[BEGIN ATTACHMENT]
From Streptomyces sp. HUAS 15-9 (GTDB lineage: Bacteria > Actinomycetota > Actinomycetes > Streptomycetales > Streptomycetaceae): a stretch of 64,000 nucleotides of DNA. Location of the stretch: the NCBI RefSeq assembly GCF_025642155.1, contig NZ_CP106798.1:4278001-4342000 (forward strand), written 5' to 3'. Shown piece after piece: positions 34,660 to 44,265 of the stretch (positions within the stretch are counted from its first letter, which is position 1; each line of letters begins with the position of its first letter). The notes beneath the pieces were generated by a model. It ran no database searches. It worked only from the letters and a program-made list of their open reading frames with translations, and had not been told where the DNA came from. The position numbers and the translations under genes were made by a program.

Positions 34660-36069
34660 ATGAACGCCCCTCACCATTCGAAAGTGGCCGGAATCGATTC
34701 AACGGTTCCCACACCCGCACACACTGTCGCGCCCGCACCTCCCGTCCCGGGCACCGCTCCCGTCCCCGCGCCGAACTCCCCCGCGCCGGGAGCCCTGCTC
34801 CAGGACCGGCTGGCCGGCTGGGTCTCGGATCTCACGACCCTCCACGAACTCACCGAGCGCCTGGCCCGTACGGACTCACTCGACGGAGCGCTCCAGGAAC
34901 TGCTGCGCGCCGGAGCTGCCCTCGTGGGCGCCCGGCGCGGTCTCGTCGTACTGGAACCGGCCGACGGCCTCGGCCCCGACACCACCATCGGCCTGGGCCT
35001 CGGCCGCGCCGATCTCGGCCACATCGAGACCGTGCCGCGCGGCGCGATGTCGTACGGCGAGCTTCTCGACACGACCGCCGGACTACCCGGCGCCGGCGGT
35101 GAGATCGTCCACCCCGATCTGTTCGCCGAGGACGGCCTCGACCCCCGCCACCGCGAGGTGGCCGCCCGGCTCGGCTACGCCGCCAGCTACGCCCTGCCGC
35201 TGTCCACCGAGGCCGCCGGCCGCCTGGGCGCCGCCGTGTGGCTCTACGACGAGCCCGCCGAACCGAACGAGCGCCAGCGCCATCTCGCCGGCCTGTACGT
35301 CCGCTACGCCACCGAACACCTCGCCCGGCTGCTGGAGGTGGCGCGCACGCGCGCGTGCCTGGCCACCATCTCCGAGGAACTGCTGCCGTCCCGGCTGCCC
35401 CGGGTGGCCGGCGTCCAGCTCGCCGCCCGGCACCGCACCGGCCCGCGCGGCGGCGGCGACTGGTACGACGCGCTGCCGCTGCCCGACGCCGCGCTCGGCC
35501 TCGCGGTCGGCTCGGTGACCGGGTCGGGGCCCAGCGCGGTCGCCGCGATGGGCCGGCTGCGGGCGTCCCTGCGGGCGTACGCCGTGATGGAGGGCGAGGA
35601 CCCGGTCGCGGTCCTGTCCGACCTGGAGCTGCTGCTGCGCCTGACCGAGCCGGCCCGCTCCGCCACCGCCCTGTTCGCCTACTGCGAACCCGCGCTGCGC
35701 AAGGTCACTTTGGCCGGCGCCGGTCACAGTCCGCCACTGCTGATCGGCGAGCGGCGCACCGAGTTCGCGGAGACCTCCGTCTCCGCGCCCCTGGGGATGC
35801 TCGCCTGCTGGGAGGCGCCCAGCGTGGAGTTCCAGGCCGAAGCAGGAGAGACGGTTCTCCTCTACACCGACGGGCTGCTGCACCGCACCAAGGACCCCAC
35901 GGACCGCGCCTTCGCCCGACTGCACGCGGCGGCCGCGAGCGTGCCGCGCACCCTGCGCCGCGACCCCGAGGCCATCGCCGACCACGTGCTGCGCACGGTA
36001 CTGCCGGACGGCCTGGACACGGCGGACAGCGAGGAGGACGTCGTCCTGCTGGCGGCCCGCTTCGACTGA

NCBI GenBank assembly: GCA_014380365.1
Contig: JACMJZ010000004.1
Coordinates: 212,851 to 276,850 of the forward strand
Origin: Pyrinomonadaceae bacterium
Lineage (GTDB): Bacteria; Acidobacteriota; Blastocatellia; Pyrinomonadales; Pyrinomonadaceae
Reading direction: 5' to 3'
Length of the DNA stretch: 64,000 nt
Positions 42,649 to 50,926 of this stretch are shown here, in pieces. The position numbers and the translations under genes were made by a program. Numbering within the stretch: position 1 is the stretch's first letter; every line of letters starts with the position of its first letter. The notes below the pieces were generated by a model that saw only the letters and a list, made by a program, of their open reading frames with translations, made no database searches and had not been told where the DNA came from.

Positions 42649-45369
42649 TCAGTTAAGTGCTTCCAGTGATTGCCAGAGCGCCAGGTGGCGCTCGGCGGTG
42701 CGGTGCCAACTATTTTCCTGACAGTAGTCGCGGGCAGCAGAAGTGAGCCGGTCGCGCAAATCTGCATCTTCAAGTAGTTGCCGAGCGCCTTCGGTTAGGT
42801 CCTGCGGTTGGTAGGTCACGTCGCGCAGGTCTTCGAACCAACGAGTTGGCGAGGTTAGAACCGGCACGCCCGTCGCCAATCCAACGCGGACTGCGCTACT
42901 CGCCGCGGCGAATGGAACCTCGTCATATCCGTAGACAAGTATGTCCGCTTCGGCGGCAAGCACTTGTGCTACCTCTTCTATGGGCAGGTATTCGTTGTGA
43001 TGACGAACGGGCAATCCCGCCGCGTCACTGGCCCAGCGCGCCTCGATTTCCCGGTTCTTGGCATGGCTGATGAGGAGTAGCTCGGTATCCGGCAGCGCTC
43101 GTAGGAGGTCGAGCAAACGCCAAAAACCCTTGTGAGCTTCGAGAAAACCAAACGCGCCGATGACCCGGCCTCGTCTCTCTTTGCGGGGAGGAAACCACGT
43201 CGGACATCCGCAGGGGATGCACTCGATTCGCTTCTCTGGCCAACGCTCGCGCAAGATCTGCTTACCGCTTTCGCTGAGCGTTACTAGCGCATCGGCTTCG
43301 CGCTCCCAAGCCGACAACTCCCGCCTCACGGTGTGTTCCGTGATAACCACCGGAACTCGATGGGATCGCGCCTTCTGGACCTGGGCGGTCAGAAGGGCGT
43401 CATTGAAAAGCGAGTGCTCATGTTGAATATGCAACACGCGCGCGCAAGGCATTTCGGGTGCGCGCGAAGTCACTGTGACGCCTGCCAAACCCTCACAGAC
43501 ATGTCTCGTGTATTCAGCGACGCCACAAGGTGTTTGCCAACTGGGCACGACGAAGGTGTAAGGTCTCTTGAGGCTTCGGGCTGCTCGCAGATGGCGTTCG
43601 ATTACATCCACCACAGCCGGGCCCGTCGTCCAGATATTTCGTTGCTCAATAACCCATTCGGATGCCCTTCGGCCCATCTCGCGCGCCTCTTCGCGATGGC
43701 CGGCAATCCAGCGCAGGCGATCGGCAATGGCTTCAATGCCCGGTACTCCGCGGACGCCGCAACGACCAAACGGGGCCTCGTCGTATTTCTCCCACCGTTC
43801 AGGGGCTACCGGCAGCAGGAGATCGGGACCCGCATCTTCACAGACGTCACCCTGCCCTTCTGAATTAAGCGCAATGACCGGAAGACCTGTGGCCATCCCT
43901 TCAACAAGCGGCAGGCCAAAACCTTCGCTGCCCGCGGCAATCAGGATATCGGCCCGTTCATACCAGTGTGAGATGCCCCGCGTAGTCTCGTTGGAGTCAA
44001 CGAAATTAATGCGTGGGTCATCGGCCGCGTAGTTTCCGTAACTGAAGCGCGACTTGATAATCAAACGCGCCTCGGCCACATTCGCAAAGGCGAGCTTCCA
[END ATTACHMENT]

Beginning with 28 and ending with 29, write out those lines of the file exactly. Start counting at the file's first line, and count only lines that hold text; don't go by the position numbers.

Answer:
42701 CGGTGCCAACTATTTTCCTGACAGTAGTCGCGGGCAGCAGAAGTGAGCCGGTCGCGCAAATCTGCATCTTCAAGTAGTTGCCGAGCGCCTTCGGTTAGGT
42801 CCTGCGGTTGGTAGGTCACGTCGCGCAGGTCTTCGAACCAACGAGTTGGCGAGGTTAGAACCGGCACGCCCGTCGCCAATCCAACGCGGACTGCGCTACT